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Baltimore County public schools to expand in-person instruction to four days for some students

Baltimore County public schools will expand the option for in-person instruction to four days per week for some students beginning May 10.

System administrators announced the plan Friday, stating in a letter to staff the option will be available for students in elementary schools and the district’s four separate day schools as well as students receiving special education services outside of a general education setting. All students with individualized education programs or a 504 Plan in grades 6 through 12 will also have the option to learn in-person four days per week beginning May 17.

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Wednesdays will remain reserved for students to complete work on their own time from home.

Baltimore County school system began bringing students back to schools in March after buildings were closed for nearly a year because of the COVID-19 pandemic. Administrators split students into two cohorts, allowing them to attend school for two days per week, as a mitigation measure.

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Some parents have pushed the Baltimore County school board in recent weeks to expand in-person learning to five days a week. At the same time, a number of educators have expressed concerns about returning large numbers of students to buildings too quickly.

Cindy Sexton, president of the Teachers Association of Baltimore County, said union members knew the expansion of in-person learning was a possibility.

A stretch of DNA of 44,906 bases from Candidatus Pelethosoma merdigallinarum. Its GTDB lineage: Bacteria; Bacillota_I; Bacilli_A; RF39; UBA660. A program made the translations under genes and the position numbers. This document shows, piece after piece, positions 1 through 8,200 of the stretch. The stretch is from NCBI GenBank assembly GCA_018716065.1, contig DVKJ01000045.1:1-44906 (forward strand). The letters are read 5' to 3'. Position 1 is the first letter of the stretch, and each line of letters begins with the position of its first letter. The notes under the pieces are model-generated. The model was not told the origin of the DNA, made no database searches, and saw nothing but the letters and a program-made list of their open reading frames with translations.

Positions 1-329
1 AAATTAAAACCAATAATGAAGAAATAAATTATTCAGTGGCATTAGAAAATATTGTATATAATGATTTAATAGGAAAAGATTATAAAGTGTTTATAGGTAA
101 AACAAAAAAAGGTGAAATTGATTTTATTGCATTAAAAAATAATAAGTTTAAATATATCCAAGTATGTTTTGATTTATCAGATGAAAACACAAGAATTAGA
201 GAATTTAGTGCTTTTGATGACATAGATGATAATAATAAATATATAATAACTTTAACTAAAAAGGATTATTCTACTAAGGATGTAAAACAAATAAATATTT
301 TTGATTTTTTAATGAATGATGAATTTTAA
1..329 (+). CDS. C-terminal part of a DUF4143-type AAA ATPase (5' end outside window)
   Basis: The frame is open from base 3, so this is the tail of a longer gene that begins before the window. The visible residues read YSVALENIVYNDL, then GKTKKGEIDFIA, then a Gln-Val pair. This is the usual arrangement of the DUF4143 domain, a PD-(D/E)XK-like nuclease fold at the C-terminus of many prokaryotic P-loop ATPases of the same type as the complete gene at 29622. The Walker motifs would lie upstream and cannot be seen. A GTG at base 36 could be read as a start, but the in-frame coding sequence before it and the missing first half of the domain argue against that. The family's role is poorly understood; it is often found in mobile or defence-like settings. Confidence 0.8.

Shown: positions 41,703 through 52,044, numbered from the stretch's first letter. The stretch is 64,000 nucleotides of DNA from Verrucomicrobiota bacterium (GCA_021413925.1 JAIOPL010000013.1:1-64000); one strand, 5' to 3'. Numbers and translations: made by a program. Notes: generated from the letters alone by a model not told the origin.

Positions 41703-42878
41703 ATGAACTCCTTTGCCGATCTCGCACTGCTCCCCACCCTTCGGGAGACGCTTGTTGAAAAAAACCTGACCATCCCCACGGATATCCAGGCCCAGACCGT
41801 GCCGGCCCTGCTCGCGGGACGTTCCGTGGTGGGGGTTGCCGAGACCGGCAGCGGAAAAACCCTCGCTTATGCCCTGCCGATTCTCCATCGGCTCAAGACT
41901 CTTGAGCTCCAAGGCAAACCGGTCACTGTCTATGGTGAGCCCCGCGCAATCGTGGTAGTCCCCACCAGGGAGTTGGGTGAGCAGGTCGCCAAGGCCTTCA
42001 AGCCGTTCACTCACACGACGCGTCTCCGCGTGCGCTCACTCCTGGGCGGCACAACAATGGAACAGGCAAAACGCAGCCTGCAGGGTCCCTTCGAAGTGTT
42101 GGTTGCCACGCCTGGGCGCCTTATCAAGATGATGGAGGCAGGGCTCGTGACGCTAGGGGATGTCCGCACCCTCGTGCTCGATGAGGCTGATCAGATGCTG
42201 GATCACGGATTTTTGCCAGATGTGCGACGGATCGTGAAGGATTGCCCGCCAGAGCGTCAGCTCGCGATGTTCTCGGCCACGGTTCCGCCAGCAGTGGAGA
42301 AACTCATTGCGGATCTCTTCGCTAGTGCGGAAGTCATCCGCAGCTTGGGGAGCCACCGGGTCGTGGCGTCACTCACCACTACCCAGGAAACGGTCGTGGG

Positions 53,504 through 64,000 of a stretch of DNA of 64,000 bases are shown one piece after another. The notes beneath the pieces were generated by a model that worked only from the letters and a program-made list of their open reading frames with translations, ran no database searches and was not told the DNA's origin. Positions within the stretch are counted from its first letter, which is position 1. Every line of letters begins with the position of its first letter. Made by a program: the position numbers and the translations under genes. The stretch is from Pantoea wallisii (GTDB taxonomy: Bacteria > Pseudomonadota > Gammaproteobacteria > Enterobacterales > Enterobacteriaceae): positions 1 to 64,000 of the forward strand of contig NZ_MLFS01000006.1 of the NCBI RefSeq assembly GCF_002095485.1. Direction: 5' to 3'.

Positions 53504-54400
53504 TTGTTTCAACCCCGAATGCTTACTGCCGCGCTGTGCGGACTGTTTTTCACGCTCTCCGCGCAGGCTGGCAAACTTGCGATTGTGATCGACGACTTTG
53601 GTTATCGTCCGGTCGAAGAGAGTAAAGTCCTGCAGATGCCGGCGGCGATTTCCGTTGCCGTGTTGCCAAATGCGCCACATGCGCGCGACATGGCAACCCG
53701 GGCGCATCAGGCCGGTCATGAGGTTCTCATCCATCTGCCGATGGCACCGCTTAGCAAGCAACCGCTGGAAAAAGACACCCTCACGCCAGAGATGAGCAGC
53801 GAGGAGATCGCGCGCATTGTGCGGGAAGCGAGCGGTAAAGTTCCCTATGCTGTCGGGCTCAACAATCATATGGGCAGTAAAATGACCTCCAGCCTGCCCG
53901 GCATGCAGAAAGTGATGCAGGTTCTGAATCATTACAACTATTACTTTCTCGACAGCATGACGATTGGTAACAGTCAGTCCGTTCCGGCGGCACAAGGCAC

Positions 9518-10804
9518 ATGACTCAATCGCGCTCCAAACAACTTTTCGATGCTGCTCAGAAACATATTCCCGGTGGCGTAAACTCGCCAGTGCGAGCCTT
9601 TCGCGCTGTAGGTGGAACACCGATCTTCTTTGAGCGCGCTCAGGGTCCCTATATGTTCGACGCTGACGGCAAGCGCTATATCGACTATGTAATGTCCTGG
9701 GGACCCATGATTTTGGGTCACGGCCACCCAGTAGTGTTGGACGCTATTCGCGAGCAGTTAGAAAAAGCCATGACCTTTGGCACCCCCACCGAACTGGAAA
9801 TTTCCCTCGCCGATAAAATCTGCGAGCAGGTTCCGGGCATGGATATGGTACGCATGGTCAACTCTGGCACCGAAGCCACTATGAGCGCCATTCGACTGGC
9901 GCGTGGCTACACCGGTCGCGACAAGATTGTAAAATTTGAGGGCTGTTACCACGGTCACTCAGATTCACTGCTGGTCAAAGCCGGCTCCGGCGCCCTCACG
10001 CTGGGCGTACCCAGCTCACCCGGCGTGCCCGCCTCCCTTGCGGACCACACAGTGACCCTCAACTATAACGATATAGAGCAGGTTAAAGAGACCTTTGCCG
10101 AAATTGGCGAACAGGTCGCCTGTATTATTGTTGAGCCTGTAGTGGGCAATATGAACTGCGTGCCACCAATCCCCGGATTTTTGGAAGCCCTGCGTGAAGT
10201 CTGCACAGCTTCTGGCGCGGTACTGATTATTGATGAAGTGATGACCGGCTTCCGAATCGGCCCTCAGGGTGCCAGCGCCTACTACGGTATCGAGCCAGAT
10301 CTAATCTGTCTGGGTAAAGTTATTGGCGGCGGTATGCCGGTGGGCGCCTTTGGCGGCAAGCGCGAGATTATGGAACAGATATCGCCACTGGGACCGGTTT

“Some members are fine with it and some are not, just as it’s been all year with regards to reopening,” Sexton said. “It puts a lot more onus on our members to make sure mitigation strategies are followed.”

Principals have also been expecting this move from the school system, said Tom DeHart, executive director of the Council of Administrative and Supervisory Employees, the bargaining unit representing school principals and other administrators.

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“Our members are okay with that,” DeHart said of the announcement Friday.

Still, some teachers and administrators are concerned that the school system is continuing to increase the number of students in buildings at a time when COVID-19 cases are also on the rise in the region.

Maryland’s seven-day case rate was almost 165 infections per 100,000 people, above the national rate of about 145, according to the Centers for Disease Control and Prevention.

School leaders have cautioned that plans could change the scheduled timeline for more in-person school days as the pandemic continues.

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